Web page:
By RA Monaco
Women “make exactly what they’re worth…and don’t want to be…given a little special handout to make sure they’re OK” claimed Martha MacCallum host of Fox News’ America’s Newsroom following the president’s State of the Union address.
Not to be out done, Daily Caller editor-in-chief, Tucker Carlson, offered up this pearl saying, “Women make more than men if you adjust for the time they take off for childbearing…voluntarily.” Clearly, Mr. Carlson hadn’t concerned himself with analysis of the numbers reported by Forbes.
Stepping up for late night comedy and speaking for the party that frequently laments its devotion to “family values” former Arkansas governor Mike Huckabee jumped up to say—wait for it—“Democrats want to insult the women of America by making them believe that they are helpless without Uncle Sugar coming in and providing for them a prescription each month for birth control because they cannot control their libido or reproductive system without the help of the government.”
Insulted, why? You just can’t make this stuff up and the corners of my mouth rise in the passing thought that the president was merely chumming-the-water for late night comedians. Oh, don’t forget, Huckabee’s party opposes equal pay legislation too—Mike isn’t there a bridge in Arkansas that you could shut down?
Contributing sarcastically on CNN’s “State of the Union” show, Kentucky Senator Rand Paul said, “The whole thing of the ‘war on women,’ I sort of laughingly say, ‘Yeah, there might have been – but the women are winning it…’I think women are doing very well, and I’m proud of how far we’ve come.”
So, just how far have we come and should America really be proud?
Consider the Founding Fathers and the mythology that persists around what really happened in colonial America seems the logical point for comparison.
Were the Founding Fathers really wise and just men trying to achieve equality and balance for people, including women? Doubtful, unless the balance was one that kept the dominant forces of their time in place. Certainly they did not want equal balance between slaves and masters, property holders and propertyless, Indians and white.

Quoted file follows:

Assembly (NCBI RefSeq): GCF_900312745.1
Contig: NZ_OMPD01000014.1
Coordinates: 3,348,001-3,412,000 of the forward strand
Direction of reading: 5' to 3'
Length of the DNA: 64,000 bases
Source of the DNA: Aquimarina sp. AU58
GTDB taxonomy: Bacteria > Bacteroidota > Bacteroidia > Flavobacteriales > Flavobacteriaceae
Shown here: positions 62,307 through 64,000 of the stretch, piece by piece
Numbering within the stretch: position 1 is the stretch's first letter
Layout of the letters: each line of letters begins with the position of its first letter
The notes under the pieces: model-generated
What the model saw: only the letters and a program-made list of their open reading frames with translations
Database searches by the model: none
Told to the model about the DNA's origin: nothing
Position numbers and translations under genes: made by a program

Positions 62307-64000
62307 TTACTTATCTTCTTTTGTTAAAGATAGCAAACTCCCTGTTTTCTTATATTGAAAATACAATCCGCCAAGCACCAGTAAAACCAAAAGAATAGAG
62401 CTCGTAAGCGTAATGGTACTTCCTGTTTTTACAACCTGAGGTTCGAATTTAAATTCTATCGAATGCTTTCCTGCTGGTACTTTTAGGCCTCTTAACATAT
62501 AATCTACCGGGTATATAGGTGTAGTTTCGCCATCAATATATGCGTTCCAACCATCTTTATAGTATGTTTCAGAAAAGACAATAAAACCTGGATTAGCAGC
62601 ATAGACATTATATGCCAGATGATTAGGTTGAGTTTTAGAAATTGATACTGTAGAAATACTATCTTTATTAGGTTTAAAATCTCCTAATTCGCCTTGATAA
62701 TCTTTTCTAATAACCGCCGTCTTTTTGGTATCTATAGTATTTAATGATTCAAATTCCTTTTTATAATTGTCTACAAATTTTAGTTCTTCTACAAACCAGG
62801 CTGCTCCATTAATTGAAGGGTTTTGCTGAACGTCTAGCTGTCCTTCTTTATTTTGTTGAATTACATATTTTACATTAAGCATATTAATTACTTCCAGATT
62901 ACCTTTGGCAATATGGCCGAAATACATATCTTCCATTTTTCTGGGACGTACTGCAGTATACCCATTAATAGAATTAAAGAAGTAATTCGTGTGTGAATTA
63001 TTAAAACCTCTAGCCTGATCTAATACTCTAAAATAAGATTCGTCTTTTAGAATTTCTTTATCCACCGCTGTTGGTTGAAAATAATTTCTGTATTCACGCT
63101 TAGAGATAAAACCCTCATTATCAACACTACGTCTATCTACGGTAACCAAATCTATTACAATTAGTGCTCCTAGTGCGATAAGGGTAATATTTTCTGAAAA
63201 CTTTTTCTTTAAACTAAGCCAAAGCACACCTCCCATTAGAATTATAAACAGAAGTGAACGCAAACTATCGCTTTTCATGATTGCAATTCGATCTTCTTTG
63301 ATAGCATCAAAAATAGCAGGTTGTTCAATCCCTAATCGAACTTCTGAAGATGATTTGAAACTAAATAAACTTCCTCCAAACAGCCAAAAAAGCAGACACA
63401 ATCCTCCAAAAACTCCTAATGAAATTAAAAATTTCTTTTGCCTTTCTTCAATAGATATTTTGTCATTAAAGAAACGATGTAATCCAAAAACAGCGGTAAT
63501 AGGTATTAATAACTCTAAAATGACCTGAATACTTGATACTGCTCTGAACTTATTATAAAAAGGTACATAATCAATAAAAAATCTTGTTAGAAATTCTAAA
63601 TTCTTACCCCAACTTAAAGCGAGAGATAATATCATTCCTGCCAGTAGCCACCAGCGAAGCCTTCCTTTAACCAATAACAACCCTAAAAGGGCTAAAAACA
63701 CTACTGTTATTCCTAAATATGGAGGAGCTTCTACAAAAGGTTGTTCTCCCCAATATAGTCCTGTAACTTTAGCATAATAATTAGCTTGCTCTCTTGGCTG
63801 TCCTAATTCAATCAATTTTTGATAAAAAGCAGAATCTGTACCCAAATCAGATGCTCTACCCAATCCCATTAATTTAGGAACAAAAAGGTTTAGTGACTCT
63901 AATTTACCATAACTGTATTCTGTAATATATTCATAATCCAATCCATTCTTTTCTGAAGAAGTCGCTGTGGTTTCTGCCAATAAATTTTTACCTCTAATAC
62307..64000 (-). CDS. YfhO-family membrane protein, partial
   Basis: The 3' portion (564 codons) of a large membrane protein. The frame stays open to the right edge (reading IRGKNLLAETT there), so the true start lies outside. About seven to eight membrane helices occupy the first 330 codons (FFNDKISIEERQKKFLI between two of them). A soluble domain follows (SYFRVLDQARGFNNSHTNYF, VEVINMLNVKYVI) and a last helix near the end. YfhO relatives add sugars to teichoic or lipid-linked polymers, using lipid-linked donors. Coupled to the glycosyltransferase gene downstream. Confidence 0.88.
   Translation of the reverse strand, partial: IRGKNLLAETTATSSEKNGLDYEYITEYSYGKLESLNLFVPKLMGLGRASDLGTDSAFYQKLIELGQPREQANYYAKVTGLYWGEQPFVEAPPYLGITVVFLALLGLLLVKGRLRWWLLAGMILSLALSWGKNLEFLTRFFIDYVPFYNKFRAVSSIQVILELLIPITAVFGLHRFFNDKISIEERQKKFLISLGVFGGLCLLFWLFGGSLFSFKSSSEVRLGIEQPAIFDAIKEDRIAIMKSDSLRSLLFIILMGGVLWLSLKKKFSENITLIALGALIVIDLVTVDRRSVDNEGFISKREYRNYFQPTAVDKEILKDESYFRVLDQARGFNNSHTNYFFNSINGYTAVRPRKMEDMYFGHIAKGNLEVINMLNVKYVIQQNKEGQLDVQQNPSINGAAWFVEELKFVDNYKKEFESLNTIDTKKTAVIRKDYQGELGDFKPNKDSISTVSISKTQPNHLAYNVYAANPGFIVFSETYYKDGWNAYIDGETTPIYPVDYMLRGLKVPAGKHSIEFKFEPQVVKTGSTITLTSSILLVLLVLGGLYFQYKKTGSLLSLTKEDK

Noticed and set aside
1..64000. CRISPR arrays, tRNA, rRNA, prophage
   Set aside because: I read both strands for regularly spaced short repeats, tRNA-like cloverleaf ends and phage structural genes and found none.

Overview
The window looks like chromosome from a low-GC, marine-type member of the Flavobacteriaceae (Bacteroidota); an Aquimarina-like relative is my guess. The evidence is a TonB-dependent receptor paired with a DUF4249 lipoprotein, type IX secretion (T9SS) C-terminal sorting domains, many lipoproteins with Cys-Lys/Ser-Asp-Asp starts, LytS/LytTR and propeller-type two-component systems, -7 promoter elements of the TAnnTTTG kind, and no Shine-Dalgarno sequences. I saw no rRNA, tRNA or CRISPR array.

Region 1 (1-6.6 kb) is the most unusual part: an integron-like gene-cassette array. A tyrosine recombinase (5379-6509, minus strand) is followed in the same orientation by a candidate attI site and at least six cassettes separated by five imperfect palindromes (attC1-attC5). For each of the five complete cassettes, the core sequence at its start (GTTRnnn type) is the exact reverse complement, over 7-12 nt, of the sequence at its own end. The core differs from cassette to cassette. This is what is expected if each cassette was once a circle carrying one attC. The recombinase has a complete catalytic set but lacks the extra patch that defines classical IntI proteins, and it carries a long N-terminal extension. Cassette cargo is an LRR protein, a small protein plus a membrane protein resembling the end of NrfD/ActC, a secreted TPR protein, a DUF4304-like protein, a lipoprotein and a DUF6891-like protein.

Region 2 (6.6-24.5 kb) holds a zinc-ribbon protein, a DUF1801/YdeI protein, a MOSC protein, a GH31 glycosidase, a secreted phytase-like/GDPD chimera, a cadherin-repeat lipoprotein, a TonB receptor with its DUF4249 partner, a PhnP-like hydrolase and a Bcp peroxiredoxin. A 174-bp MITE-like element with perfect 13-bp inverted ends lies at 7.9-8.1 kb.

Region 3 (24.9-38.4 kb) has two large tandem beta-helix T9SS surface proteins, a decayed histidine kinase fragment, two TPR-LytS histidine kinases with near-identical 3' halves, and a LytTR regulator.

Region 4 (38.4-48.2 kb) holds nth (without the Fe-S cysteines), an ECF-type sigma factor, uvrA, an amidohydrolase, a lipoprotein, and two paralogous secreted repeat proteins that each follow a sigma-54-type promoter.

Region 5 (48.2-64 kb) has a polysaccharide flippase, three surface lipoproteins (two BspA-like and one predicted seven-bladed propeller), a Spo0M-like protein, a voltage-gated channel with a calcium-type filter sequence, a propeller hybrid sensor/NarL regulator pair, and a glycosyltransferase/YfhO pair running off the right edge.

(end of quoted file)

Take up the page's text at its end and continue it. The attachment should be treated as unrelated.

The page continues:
Most telling about the founding of America is the invisibility of women at its inception. They weren’t mentioned in the Declaration of Independence, they were absent in the Constitution and completely invisible in the new political democracy—America.
Influenced by Christian teachings, all women during the colonial period were burdened by the ideas carried over from England. A woman’s legal situation was described by the words of Julia Spruill, “The husband’s control over the wife’s person extended to the right of giving her chastisement…But he was not entitled to inflict permanent injury or death on his wife…”
As for property: “Besides absolute possession of his wife’s personal property and a life estate in her lands, the husband took any other income that might be hers. He collected wages earned by her labor…. Naturally it followed that the proceeds of the joint labor by husband and wife belonged to the husband.”
The biological uniqueness and physical characteristics of a woman, it seems, became a convenience for men like the “Founding Fathers” who could use, exploit, and cherish someone who was at the same time servant, sex mate, companion, and bearer-teacher-warden of his children. So intimate was the oppression of women that it remains entrenched in American society.
Consider how useful it is for societies based on private property and competition as in early America—where monogamous families became practical units for work and socialization—to find a celebrated status and patronize women.
As industrial life began to pull women outside the home, pressure built to keep women home where they could be more easily controlled. The outside world created fears and tensions in the dominant male world which brought about ideological controls to replace loosening family controls. The idea of “the woman’s place” was promulgated by men and accepted by many women.